The key point about the breadcrumbs that he uses to coat his tonkatsu is that they’re fresh breadcrumbs, not the dried breadcrumbs you’ll usually find outside of Japan. When it comes to panko freshness, most of us buy our panko from the dried section of the supermarket. However, it’s possible to find something called raw panko (nama panko/生パン粉) that hasn’t been fully dried. As the remaining moisture content takes some time to be evaporated out during frying, it allows you to fry your tonkatsu for a longer period of time before browning occurs. Remember, so long as there is water in the panko, the panko cannot exceed 100ºC, only once all the water is evaporated can browning start to occur.
Whilst it’s impossible to get our hands on the panko he uses, you might be lucky enough to source the standard breadcrumbs that Kyoei foods make. After some digging around, I did manage to find a source of Kyoei foods breadcrumbs that I used to test this recipe. From some playing around, the two biggest factors that influence the quality of panko in my opinion are the flake size and freshness of the panko. You’d want big and flaky panko giving it a light airy crunch when you bite into it. Due to the manufacturing process, raw panko is larger in size than your bog standard dried panko. Panko that’s smaller in size just gives you a crumbly mouthfeel instead of the flaky crisp bite you’re looking for. I’ve even heard of some chefs who sieve their panko to remove smaller sized pieces.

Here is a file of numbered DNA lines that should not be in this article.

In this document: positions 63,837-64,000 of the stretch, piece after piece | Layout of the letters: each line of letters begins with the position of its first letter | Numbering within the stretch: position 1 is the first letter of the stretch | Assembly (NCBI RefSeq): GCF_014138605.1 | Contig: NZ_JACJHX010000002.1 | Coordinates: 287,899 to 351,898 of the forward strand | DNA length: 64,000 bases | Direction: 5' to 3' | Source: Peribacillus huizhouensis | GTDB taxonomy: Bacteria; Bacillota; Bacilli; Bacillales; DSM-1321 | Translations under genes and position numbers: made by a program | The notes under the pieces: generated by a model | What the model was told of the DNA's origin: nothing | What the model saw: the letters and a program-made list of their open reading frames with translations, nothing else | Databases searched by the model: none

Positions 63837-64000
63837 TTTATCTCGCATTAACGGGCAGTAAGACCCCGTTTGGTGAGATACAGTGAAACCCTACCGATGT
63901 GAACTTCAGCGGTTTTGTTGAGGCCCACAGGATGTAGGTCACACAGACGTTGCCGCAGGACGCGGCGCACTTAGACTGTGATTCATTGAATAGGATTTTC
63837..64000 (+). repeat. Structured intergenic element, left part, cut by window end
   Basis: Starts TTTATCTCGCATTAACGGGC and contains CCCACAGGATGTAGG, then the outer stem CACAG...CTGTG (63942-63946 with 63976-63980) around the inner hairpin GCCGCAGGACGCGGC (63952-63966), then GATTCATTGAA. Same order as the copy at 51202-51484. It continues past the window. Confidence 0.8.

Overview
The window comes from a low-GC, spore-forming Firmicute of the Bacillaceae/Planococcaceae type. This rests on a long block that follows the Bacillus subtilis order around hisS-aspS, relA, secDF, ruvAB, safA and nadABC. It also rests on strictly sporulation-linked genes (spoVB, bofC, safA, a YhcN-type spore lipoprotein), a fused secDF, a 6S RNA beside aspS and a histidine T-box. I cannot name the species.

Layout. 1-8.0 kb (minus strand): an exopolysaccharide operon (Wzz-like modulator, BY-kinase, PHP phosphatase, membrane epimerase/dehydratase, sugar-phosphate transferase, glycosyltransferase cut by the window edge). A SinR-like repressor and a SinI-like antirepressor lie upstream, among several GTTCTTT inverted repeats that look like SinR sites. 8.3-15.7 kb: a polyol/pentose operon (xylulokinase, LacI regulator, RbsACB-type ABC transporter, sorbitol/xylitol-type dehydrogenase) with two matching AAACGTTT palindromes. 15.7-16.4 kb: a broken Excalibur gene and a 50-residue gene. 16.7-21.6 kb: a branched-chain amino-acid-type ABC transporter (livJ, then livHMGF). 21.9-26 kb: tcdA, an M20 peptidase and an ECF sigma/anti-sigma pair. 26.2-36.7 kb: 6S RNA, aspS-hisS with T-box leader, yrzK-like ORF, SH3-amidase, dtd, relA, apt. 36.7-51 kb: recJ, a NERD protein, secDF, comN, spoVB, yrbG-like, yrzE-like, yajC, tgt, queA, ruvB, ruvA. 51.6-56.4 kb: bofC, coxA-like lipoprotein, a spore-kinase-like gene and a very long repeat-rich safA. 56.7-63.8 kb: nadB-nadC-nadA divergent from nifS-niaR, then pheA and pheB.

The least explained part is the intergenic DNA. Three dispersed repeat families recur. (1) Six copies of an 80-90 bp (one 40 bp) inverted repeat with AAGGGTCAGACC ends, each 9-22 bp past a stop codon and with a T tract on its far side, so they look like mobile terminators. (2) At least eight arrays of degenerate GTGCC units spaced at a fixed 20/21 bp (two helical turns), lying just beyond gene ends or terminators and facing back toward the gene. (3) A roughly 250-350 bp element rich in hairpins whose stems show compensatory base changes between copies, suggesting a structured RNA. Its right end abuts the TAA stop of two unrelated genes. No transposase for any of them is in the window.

So where does that leave us? Your best case scenario is if you can find raw panko if you live in a big city with a specialty Japanese grocery store (check the fridge or freezer section). If not, a typical asian grocer sometimes stocks 2 or 3 kinds of panko bread crumbs in the dried goods section, so have a look at the packaging and choose the one with the biggest flakes of crumbs. Some of the packages I’ve seen labelled as panko contain something more similar to breadcrumbs inside them. Whilst these bread crumbs are not raw as they’ve already been pre-dried, there is a technique floating around online where you use a mist spray to gently hydrate the breadcrumbs so that they’re more similar to raw breadcrumbs. I personally have not had the chance to try this technique, and will update this post if I find that it yields worthwhile results. Alternatively, it’s also tempting to try and make your own panko from scratch by blitzing a table loaf that has the crust removed. There are various recipes for his online but it would be interesting to try and make a table loaf from scratch with a quarter of the sugar (as his custom made panko), and then convert the loaf into panko. This would require a lot of additional work but would be interesting to see the results.